Appreciating Delay LO6029

Virginia I. Shafer (
Thu, 7 Mar 1996 10:55:14 -0700

In his introduction, Peter Jones wrote:

>One aspect that fascinates me is the DELAY. My day to day experience
>tells me that it's easy to be wise after the event but not so easy to cope
>with a DELAY when you're actually experiencing it. And yet how we behave
>in DELAY situations seems to be critical. [snip]
>In my business for example I may present several clients down here in New
>Zealand, with training proposals etc. I then wait for a response. And
>wait. The question then arises: Do I keep putting in new proposals with
>new prospective clients or do I wait? I know my resources are limited and
>I don't want to let any of my clients down. So I put in another proposal
>and hope the timing works out. If I wait I might go out of business. If
>I don't wait I risk not being able to give the standard of service to my
>clients that I want to give them. Understanding the system dynamics
>doesn't necessarily make it any easier to cope with. Delays are hell. Any
>suggestions would be welcome!

I would suggest it appears, or one feels, as if "nothing is happening"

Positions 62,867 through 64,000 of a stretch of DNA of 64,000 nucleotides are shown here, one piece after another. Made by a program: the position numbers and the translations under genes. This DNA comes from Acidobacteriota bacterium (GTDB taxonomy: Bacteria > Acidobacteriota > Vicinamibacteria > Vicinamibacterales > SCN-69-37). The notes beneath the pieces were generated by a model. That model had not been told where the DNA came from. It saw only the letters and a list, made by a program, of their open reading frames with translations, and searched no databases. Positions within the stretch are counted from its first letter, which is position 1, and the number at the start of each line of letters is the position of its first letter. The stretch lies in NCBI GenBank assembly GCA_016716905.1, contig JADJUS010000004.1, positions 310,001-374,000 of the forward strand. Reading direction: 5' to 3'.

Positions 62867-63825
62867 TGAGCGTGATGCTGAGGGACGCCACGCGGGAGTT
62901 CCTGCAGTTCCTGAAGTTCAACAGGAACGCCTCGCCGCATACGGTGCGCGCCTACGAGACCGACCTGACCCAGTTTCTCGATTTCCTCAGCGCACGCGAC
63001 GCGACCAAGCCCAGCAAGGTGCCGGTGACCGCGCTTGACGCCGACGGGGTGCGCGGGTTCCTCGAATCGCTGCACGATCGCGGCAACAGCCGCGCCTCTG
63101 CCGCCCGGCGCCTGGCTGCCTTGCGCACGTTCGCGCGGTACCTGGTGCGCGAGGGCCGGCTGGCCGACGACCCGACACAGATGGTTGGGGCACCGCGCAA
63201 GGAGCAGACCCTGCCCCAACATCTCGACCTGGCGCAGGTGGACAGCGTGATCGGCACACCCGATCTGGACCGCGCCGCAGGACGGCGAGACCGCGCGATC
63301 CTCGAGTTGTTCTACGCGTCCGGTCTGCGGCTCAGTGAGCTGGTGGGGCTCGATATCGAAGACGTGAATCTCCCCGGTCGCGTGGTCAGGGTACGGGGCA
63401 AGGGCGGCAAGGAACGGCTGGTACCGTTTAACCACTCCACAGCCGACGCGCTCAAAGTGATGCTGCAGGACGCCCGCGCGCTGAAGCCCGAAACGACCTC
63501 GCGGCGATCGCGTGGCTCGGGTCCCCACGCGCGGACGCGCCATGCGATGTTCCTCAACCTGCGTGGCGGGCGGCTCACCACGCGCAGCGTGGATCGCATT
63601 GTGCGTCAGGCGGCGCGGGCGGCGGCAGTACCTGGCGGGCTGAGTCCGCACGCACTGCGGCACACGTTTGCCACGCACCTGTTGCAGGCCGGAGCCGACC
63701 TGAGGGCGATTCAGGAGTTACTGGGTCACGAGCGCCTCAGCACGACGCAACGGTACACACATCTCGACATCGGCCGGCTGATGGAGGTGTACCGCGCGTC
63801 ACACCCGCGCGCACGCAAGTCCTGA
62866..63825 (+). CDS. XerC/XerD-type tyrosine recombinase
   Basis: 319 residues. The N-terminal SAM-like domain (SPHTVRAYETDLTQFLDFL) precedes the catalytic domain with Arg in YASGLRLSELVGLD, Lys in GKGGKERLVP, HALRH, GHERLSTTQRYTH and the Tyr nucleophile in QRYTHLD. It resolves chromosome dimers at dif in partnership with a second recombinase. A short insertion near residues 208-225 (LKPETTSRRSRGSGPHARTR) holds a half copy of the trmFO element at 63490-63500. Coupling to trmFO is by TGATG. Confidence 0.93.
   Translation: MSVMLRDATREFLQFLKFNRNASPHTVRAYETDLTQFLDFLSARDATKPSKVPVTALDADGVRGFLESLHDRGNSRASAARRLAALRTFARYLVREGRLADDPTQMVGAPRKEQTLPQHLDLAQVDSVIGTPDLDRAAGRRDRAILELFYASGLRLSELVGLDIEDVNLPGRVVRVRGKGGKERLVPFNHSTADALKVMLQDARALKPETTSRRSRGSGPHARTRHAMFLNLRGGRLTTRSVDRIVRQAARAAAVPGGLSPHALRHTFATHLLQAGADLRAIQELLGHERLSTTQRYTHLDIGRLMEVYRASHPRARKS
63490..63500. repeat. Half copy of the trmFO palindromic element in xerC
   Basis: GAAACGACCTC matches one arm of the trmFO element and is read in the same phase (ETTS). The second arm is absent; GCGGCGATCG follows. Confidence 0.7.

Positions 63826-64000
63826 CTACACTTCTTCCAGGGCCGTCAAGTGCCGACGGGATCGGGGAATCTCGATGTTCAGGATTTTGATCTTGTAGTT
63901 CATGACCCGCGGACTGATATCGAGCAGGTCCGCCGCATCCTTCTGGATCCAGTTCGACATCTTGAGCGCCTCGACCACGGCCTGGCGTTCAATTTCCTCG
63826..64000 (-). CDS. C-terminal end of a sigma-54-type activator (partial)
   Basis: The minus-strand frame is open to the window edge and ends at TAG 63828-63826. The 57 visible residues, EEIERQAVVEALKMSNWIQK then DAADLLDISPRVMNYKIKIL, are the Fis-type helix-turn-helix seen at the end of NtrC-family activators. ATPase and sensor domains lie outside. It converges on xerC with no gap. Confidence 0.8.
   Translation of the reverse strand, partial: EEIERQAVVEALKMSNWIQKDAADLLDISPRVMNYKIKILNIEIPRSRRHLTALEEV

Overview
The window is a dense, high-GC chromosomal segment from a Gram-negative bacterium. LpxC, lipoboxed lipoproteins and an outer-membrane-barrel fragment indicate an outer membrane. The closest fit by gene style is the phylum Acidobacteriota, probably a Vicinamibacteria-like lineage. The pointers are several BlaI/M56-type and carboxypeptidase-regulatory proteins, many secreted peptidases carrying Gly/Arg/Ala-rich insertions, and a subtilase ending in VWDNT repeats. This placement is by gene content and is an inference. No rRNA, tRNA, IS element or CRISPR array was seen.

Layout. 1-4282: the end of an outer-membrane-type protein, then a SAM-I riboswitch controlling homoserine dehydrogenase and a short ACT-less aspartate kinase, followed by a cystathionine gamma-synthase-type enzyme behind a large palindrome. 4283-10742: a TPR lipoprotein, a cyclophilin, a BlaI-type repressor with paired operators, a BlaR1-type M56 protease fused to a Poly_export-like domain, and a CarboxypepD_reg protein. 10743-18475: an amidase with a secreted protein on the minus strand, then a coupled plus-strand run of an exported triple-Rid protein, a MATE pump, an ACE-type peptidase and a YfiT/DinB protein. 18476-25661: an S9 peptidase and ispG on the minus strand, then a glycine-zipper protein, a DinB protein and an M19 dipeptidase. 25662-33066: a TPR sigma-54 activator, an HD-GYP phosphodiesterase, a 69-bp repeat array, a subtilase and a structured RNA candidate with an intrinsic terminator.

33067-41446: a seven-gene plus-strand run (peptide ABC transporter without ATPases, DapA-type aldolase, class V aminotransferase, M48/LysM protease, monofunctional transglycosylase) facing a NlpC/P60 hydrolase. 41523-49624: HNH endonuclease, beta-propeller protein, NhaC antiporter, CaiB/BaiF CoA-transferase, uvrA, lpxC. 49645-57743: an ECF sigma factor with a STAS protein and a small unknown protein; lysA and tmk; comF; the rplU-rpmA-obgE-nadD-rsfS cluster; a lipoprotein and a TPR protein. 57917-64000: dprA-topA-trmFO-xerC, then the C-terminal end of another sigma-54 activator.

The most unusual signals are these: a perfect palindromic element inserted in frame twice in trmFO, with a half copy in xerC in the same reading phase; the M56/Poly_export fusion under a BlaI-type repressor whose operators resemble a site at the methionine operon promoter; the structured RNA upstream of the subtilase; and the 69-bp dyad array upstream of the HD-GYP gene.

during the delay. It reminds me of gardening. I prepare the soil and
plant the seeds, but then "nothing happens" for a while. I have to make
myself remember to water the soil because there are no plants asking for
water. However, I know the truth to be the seed is actually doing its
thing--feeling the warmth of the sun, detecting a light source, processing
water, minerals, sending out the tap root, breaking open the seed coat,
sending up the first probe to assess the environment. Aha! Now I see the
shoots. They're growing. The delay between proposal and decision is just
as full of activity (which can include ignoring), we just can't see it.
If the soil was properly prepared and the environmental conditions are
compatible, then the proposal will sprout.

Have you thought of designing in a feedback interval? Recognize the need
for delay and give it two weeks. A deadline usually works. Say, "I'll
get back with you in ten work days unless I hear from you sooner." Even
my seed packets say, "Normally, shoots will apear in five to seven days."
If I haven't seen anything after an arbitrary ten days, I evaluate. Did I
plant the seeds too deep? Were the seeds out of date? Was the soil
prepared correctly? Sometimes I have to dig up the seeds to check them.

Will you really go out of business if you have so many prospective clients
you can't wait to get to the next one?



Ginger Shafer The Leadership Dimension "Bringing Leadership to Life"

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